How to Manage Pests

Pests in Gardens and Landscapes

Planting fruit and nut trees

The ideal planting time for fruit or nut trees is during the dormancy period in the bare-root stage during winter or early spring. Plant as soon as possible after receiving them from the nursery, and do not let them dry out. The roots are very sensitive and must be kept wet and protected from harsh temperatures. Pack roots in peat moss or similar material and keep plants in cool, shady locations until ready to plant.

Avoid planting in a hole or a low-lying area to prevent diseases such as root rot. Plant in raised beds, or on a ridge or mound of soil several inches high and several feet across in areas where drainage is poor or soil is highly amended. Plants will settle as organic matter in the soil decomposes. The hole should be about 1.5 to 2 feet wide and about 1.5 feet deep.

When you are ready to plant, remove the packing from the root system and examine the roots. Cleanly remove broken or decayed roots prior to planting. Soak the roots in cool water for about 6 to 12 hours and then place the tree in the hole, being careful to spread out the roots. When planting, make sure all the roots are in their natural position. Avoid curling them around the planting area. Refill the hole with the original soil from the site and avoid adding organic amendments and fertilizers. While refilling the hole, settle the soil around the roots to avoid air pockets. Leave the graft union 2 inches above the soil line. Water in after planting. Fertilizer is not usually necessary the first year.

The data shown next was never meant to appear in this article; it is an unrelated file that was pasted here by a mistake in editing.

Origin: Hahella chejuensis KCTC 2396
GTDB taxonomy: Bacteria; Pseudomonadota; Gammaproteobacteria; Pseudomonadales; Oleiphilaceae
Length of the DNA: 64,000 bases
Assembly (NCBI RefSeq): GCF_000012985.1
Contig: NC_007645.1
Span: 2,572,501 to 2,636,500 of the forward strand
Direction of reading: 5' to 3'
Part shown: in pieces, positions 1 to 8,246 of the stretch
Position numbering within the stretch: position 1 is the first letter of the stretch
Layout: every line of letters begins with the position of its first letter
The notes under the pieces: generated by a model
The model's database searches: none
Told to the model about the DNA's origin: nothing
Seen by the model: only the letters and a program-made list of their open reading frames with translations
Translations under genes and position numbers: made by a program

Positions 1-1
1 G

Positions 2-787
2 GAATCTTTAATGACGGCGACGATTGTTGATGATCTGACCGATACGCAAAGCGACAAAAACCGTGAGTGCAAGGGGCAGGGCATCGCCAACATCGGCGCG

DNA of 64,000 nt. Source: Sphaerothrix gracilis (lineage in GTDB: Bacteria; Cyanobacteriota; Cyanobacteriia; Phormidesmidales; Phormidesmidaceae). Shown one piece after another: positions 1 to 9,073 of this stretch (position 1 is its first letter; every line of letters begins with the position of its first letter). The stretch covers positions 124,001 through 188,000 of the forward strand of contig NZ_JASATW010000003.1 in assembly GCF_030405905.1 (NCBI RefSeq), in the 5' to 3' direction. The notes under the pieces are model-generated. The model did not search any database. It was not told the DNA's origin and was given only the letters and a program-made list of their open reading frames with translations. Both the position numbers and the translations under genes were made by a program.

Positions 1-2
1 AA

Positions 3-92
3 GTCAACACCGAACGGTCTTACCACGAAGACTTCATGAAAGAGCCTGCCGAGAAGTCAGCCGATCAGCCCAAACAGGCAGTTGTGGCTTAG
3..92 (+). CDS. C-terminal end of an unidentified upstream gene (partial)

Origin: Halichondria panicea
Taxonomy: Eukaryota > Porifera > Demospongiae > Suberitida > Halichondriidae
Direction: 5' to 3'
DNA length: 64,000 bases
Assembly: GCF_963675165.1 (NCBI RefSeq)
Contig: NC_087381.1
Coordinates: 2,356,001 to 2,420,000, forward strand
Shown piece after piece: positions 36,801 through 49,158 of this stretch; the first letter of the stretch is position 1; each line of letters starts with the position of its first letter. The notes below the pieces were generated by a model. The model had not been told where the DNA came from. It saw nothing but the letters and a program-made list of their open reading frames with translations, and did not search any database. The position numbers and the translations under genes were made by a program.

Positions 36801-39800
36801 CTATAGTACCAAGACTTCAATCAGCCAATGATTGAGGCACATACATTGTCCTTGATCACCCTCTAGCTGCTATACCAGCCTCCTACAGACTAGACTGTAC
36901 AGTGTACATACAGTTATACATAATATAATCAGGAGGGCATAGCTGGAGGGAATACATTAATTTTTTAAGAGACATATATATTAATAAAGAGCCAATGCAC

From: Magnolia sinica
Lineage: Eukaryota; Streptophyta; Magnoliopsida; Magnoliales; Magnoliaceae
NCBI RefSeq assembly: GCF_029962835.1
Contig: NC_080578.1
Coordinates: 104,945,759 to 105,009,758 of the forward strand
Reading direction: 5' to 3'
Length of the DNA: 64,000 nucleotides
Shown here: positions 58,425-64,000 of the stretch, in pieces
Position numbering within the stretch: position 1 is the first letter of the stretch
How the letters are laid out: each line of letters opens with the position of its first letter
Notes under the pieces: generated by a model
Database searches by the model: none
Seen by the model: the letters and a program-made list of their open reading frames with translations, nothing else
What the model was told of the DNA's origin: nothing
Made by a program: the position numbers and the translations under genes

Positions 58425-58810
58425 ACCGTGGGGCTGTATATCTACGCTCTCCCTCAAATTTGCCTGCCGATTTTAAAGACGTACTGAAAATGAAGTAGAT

Avoid planting in a hole; plant in raised beds
Avoid planting in a hole; plant in raised beds

Statewide IPM Program, Agriculture and Natural Resources, University of California
All contents copyright © 2017 The Regents of the University of California. All rights reserved.

For noncommercial purposes only, any Web site may link directly to this page. FOR ALL OTHER USES or more information, read Legal Notices. Unfortunately, we cannot provide individual solutions to specific pest problems. See our Home page, or in the U.S., contact your local Cooperative Extension office for assistance.

Agriculture and Natural Resources, University of California

Accessibility   Contact webmaster.